Skip to main content

Edafoto

Let’s Talk Science and the Royal Society of Canada have partnered to provide Globe and Mail readers with relevant coverage about issues that affect us all – from education to the impact of leading-edge scientific discoveries.

Kim Taylor, Education Specialist, Let’s Talk Science

This October marks the 20th anniversary of Waste Reduction Week in Canada. This year-round program, focused on the principles of circular economy, resource efficiency, and waste reduction culminates in a week dedicated to bringing awareness to the issue of waste.

During Waste Reduction Week, October 18-24, each weekday focuses on specific waste areas, including textiles, e-waste, plastics, and food. On the weekend, the themes provide ideas for ways to extend the life of these products/materials through sharing, swapping, and repairing.

While many of the ideas shared through the week offer ways to make significant impacts, Textiles Tuesday focuses on items we all use every single day - our clothes and other household fabrics.

Reduce the Impacts of Fast Fashion with Ideas from Textiles Tuesday

Most people don’t realize the quantity of textiles - clothing, sheets, towels and other items, they discard each year. Did you know that 37 kg of textiles per person ends up in North American landfills annually? That’s over 500,000 tonnes! And worldwide, over 92 million tonnes of clothing are sent to landfills or burned. At the current rate, this number could increase 50% by 2030.

For many, the reason for this is simple. It isn’t easy to recycle textiles and most people are not wearing their clothes as long as they used to due to low costs and abundance of options created by the fast fashion industry. Nearly 60% of all clothing produced ends up in incinerators or landfills within a few years of being made and some garments are thrown away after as few as 7-10 wears.

T-shirts, and jeans that were in fashion yesterday but in landfills today are not going anywhere fast. Unlike natural fibres, synthetic fibres, such as polyester and nylon, do not biodegrade. In fact, the average polyester product can survive in landfill for over 200 years.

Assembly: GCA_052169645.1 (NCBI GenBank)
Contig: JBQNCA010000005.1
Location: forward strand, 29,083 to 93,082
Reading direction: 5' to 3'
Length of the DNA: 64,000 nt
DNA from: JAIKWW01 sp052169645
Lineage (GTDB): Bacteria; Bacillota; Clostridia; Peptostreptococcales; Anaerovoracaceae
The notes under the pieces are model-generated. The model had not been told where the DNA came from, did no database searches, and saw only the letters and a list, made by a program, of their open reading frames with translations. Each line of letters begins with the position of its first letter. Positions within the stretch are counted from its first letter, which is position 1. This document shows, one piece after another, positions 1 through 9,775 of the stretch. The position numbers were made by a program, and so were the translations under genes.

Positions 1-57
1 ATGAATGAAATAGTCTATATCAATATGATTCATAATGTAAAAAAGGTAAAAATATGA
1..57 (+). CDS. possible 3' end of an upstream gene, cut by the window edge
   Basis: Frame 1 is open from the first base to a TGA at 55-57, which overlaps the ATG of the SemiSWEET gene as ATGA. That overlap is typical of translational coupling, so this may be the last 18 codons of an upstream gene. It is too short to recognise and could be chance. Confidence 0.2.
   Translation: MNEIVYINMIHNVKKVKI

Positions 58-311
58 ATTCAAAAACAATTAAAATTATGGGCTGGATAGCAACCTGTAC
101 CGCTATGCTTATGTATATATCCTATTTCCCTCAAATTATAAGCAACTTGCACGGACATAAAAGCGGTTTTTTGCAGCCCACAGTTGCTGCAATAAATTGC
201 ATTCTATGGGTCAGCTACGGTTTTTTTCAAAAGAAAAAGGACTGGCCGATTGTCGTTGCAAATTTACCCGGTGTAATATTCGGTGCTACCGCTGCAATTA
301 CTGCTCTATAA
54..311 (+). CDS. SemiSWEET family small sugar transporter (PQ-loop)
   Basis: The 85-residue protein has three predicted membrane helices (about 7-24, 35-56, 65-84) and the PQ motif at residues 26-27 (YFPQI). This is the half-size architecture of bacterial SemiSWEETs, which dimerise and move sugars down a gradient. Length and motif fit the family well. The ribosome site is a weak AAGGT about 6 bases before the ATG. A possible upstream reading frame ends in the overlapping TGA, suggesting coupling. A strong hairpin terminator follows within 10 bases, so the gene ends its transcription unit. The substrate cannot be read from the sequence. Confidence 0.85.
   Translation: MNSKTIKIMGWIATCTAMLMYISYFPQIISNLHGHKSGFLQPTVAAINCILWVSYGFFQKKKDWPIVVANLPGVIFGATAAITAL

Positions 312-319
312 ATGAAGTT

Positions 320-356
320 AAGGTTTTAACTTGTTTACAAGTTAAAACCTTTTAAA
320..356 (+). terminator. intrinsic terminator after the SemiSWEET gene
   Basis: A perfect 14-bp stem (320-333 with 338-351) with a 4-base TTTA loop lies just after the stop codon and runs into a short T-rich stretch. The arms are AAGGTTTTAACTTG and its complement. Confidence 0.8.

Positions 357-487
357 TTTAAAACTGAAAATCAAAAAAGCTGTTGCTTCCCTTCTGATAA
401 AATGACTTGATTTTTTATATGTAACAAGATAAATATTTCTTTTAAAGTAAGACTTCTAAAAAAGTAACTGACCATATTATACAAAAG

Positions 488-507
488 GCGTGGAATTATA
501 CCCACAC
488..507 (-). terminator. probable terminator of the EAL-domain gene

Tips for Decreasing Your Textile Footprint

If you don’t like the sound of all of this - you are not alone. The current way we make, wear and get rid of our clothing isn’t working. But it is not too late to change that. The first step is learning more about this issue. There are lots of articles you can read in the Textile Resources section of Waste Reduction Week in Canada

You can also explore these issues with your friends and families through Let’s Talk Science’s Clothing4Climate project available in both English and French free of charge. This citizen science project encourages youth in Grades 7 to 12 - prime consumers of “fast fashion” - to learn about the science behind climate change and the impact our clothing system has on the environment.

Easy Steps You Can Take Today

Now that you and your family know more about the issue, it’s time to hit the closets! Don’t know where to start? Check out the Take Action section at the bottom of the Textile Resources page and learn other ways to change your clothing habits through the Clothing4Climate project. Submit your actions to Let’s Talk Science and be featured on the Showcase page and you may even see them on the new Clothing4Climate Instagram page.

Fall is a great time to take a serious look into our closets as we put away our summer clothes and get out our winter ones. Taking part in Textiles Tuesday is the perfect way to kick this off! And with everyone’s favourite costume season coming up, look for new ways to reduce your textile waste by reusing materials found around the house this Halloween. Share your costumes and ideas at #OnHandHalloween on Instagram.

Report an error

Editorial code of conduct